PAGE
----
Confocal image of a pig retina stained with MCA-S128 (green). Visual arrestin is most abundant in the outer segments (OS) and inner surface of the outer nuclear layer (ONL), and can be used to identify components of rod photoreceptor cells. (Cone photoreceptors have a different arrestin isotype). Other retinal layers are inner segments (IS), outer plexiform layer (OPL), inner nuclear layer (INL) and inner plexiform layer (IPL). The red stain is Fox2, an RNA binding nuclear protein related to Fox3/NeuN
, which stains nuclei of horizontal neurons and some other neurons in the INL and IPL. Nuclear DNA was revealed with DAPI (blue).
|Blot of bovine retinal extracts probed with MCA-S128. The antibody stains a band corresponding to retinal arrestin at about 48 kDa.
||Mouse Monoclonal to Anti-Arrestin-1/S-antigen
||Recombinant bovine arrestin-1 with the first 20 amino acids of the C-terminus truncated
||Antibody is supplied as an aliquot of 1 mg/mL of affinity purified antibody or concentrated tissue culture supernatant.
||Western blot, ICC/IF, IHC
|Suggestions for use
||Western blot: 1:5,000
||Shipped on ice. Store at 4°C. For long term storage, leave frozen at -20°C. Avoid freeze / thaw cycles.
proteins are a family of regulators of cell signaling of G protein-coupled receptors
(GPCR). Visual arrestin was first discovered as a result of the experimental model of human uveitis
, an autoimmune disease of the eye. In this model, called experimental allergic uveitis, animals were injected with extracts made from the retina of the same species mixed with Freund’s complete adjuvant
. The animals mounted a strong immune response to the extract, and the antibody response was used to identify several immunogenic retinal proteins. One of these was called S-antigen, for soluble antigen. The protein was found to be abundant in retina, about 48 kDa in molecular weight, and localized in the outer segments of the photoreceptors (1, 2).
Several years later, Hermann Kühn and colleagues discovered that this protein binds to phosphorylated rhodopsin and prevents this protein from activating transducin (3, 4, 5). Transducin is a typical heterotrimeric G protein, composed of α and βγ subunits. Rhodopsin phosphorylation is mediated by Rhodopsin kinase (a.k.a. GRK1), the prototypic member of a family of GPCR kinases. Since the S-antigen protein arrested the activity of rhodopsin it was renamed arrestin, and became the prototypic member of the arrestin protein family.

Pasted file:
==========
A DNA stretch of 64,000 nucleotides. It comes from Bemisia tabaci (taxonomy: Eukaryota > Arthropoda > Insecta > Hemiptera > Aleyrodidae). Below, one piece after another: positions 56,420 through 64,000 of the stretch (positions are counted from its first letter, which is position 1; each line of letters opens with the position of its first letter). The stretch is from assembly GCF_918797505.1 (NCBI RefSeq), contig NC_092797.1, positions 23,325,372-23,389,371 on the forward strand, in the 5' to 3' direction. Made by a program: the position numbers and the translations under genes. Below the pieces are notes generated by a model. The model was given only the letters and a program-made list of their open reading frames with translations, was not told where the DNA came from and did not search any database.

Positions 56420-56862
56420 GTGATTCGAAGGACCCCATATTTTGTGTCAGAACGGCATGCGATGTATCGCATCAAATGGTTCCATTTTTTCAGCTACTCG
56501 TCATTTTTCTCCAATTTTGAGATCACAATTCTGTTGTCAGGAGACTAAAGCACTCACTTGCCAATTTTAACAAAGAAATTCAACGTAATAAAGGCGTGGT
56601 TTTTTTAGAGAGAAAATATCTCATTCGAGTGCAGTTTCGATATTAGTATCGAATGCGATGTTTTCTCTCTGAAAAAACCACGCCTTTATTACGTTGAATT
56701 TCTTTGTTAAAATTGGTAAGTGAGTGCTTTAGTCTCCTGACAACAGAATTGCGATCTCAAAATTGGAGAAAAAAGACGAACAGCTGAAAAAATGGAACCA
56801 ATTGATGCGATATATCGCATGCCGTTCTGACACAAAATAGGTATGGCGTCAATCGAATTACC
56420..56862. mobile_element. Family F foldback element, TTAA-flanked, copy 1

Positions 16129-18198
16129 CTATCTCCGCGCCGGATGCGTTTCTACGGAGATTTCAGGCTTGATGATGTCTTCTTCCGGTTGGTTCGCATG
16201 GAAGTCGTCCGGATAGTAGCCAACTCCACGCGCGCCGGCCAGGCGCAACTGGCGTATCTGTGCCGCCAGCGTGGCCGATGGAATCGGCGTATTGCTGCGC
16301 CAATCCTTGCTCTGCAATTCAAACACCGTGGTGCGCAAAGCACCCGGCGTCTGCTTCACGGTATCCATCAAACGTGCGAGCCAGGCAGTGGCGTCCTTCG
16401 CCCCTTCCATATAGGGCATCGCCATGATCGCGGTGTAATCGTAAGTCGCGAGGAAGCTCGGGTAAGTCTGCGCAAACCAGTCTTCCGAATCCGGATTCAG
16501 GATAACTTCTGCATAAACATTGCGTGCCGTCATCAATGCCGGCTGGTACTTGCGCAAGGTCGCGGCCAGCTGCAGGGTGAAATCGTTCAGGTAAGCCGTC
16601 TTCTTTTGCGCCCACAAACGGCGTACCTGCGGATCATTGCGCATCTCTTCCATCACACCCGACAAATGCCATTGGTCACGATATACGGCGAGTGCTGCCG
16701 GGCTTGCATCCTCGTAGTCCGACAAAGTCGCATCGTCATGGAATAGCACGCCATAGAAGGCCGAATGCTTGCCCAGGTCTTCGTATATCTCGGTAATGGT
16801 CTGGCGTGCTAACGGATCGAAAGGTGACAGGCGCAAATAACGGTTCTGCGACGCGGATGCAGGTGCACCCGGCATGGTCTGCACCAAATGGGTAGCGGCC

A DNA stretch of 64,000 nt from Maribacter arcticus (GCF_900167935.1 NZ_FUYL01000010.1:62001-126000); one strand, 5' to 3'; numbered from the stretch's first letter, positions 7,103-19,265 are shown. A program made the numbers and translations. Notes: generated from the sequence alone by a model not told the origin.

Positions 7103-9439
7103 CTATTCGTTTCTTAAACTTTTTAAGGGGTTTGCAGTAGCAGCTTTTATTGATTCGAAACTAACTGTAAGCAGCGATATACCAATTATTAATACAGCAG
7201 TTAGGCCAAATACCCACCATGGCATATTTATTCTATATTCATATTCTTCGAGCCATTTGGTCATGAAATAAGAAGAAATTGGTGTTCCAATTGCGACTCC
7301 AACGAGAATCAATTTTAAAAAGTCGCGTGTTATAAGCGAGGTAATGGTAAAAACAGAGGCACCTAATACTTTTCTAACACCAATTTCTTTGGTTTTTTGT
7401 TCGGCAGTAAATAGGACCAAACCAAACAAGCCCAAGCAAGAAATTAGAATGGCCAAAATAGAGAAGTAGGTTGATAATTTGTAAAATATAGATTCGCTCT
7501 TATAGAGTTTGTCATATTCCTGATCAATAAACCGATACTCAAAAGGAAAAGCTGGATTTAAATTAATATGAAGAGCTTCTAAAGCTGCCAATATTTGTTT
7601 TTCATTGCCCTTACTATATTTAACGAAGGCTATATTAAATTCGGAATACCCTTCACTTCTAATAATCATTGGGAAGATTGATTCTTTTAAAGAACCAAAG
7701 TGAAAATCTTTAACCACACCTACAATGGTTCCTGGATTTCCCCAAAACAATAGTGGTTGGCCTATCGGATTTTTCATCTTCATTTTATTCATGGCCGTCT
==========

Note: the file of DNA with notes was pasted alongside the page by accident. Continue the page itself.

Subsequently, Robert Lefkowitz and colleagues discovered a related protein which bound to phosphorylated β-adrenergic GPCRs and prevented these proteins from activating their specific heterotrimeric G proteins (6). Because of this relationship to the β-adrenergic receptor and functional and structural similarities to visual arrestin this protein was named β-arrestin. The β-adrenergic receptor was phosphorylated by the β-adrenergic receptor kinase (a.k.a. GRK2), an enzyme belonging to GPCR kinase family.
Studies of visual transduction therefore aided greatly in understanding other kinds of GPCR signaling. In mammals, there are four arrestin isoforms; Visual arrestin (a.k.a. S-antigen and arrestin-1) and cone arrestin (a.k.a. arrestin-4) are largely confined to photoreceptors. β-arrestin 1 (a.k.a. arrestin 2) and β-arrestin-2 (a.k.a. arrestin-3) are ubiquitous and regulate non-visual GPCRs.
MCA-S128 was raised against recombinant bovine arrestin-1 with the first 20 amino acids of the C-terminus truncated. The antibody does not bind the other three arrestin molecules. In the retina, MCA-S128 binds to rod cell bodies and rod outer segments. The HGNC name for this protein is SAG.
1. Dorey C, Faure JP. [Isolation and characterization of a retinal antigen inducing experimental autoimmune uveo-retinitis]. [Article in French] Ann Immunol (Paris). 128:229-32 (1977).
2. Wacker WB, Donoso LA, Kalsow CM, Yankeelov JA Jr, Organisciak DT. Experimental allergic uveitis. Isolation, characterization, and localization of a soluble uveitopathogenic antigen from bovine retina. J Immunol. 119:1949-58 (1977).
3. Kühn H, Hall SW, Wilden U. Light-induced binding of 48-kDa protein to photoreceptor membranes is highly enhanced by phosphorylation of rhodopsin. FEBS Lett. 176:473-8 (1984).
4. Pfister C, Chabre M, Plouet J, Tuyen VV, De Kozak Y, Faure JP, Kühn H. Retinal S antigen identified as the 48K protein regulating light-dependent phosphodiesterase in rods. Science 228:891-3 (1985).
5. Wilden U, Hall SW, Kühn H. Phosphodiesterase activation by photoexcited rhodopsin is quenched when rhodopsin is phosphorylated and binds the intrinsic 48-kDa protein of rod outer segments. Proc Natl Acad Sci USA 83:1174-8 (1986).
6. Lohse MJ, Benovic JL, Codina J, Caron MG, Lefkowitz RJ. β-arrestin: a protein that regulates beta-adrenergic receptor function. Science 248: 1547-1550 (1990).
7. Smith WC, Mc Dowell JH, Dugger DR, Miller R, Arendt A, Popp MP, Hargrave PA. Identification of regions of arrestin that bind to rhodopsin. Biochemistry 38:2752-61 (1999).
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